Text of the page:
Rebels against the Middle East's music business
"In this age we don't only need singers with polished voices, we need identity and content," says lead vocalist Muhammad Abdullah. Basically, he is calling for reform of an industry that really must offer more than a perfectly photoshopped face.
His fellow band members seem to share his understanding of how the Arab music business works; record labels in the region have no clue what to do with musicians who defend their own vision, adds guitarist Odai Shawagfeh. "No idea, no concept. Just the face that changes for every new CD," he says, while pointing at the glossy album covers in a local store.
Is Turkey's president profiting from escalating violence?
On average, up to three security personnel have been killed every day in Turkey since IS attacked the province of Suruç on July 22, killing 32 and wounding more than 100 people.
Before this point, a fragile peace process was making progress. Both the Turkish government and the Kurds appeared on the path to negotiating a settlement on the Kurdish issue.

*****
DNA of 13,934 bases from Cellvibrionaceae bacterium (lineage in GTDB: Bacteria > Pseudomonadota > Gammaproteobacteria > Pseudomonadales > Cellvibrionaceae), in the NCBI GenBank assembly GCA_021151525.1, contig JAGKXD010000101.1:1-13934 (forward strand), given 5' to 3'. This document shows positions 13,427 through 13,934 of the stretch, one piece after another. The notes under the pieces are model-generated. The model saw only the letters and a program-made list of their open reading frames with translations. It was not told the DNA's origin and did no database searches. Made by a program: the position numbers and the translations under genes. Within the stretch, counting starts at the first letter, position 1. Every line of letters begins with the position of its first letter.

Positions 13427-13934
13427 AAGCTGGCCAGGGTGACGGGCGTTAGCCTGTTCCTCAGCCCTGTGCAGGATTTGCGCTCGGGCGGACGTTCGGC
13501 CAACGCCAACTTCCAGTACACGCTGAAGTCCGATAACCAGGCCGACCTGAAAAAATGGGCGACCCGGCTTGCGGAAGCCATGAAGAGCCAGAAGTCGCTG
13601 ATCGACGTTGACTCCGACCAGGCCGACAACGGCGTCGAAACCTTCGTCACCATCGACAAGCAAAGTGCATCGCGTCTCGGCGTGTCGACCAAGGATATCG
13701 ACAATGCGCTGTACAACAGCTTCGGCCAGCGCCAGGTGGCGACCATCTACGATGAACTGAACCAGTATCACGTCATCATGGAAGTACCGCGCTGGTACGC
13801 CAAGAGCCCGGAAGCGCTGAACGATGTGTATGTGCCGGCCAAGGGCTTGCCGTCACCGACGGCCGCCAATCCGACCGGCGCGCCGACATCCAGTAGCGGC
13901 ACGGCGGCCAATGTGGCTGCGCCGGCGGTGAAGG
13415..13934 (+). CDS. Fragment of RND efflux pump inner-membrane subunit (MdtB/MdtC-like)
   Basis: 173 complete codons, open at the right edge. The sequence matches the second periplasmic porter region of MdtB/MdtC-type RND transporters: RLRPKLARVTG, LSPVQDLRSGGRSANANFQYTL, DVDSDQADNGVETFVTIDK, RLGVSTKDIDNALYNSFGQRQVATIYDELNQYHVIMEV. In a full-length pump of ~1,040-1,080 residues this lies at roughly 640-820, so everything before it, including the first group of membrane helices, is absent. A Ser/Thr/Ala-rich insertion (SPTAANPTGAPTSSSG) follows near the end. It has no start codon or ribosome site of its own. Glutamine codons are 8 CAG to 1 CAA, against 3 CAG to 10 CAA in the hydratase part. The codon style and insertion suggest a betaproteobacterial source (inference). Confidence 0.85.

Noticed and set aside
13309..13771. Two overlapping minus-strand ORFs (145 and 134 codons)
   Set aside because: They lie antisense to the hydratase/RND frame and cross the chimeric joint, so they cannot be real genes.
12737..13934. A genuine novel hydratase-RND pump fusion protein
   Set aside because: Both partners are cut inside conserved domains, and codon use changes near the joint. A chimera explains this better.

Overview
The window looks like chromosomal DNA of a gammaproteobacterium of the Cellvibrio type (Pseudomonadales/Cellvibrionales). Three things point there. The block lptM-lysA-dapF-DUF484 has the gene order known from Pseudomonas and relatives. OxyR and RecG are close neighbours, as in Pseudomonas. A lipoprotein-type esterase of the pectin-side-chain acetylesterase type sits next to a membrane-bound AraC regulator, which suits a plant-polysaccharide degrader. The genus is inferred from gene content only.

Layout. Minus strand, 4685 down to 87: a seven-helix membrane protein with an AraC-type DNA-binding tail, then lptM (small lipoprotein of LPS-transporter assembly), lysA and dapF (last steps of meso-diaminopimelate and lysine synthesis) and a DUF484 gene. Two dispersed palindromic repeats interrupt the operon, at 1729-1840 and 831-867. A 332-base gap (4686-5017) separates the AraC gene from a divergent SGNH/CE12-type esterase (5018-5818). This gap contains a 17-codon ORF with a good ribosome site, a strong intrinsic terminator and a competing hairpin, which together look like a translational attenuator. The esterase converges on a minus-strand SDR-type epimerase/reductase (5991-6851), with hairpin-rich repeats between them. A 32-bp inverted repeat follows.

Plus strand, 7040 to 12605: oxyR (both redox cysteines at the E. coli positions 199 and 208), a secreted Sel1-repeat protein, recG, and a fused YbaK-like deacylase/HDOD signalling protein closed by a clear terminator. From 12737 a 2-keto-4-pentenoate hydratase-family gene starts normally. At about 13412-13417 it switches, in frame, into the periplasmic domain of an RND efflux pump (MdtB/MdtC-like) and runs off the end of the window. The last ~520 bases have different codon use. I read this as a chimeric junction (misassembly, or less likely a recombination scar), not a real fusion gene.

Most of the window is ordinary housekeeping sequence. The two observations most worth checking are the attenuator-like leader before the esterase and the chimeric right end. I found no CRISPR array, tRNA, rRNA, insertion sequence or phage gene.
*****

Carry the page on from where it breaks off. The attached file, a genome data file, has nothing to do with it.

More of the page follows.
That hope has been destroyed. Rather than achieving a resolution, Turkey is potentially heading towards a full-blown civil war. This could be avoided, but it may mean enabling Turkey’s president, Recep Tayyip Erdoğan, to become the sole ruler of the country.
Pride murder may force Israel's ultra-Orthodox to face homophobia
In the summer of 2006 I first learned about gays, lesbians and the LGBT community, concepts that until then, as a 15-year-old haredi (ultra-Orthodox) yeshiva student, I was completely unfamiliar with. The haredi community made a colossal mistake that summer by launching a struggle against the international Pride Parade scheduled to take place in Jerusalem that year. The result was catastrophic for haredis in Israel: within the span of a few weeks, every haredi child learned what LGBT and Pride were, and what it means to come out of the closet. It was possibly Israel’s most successful LGBT campaign ever.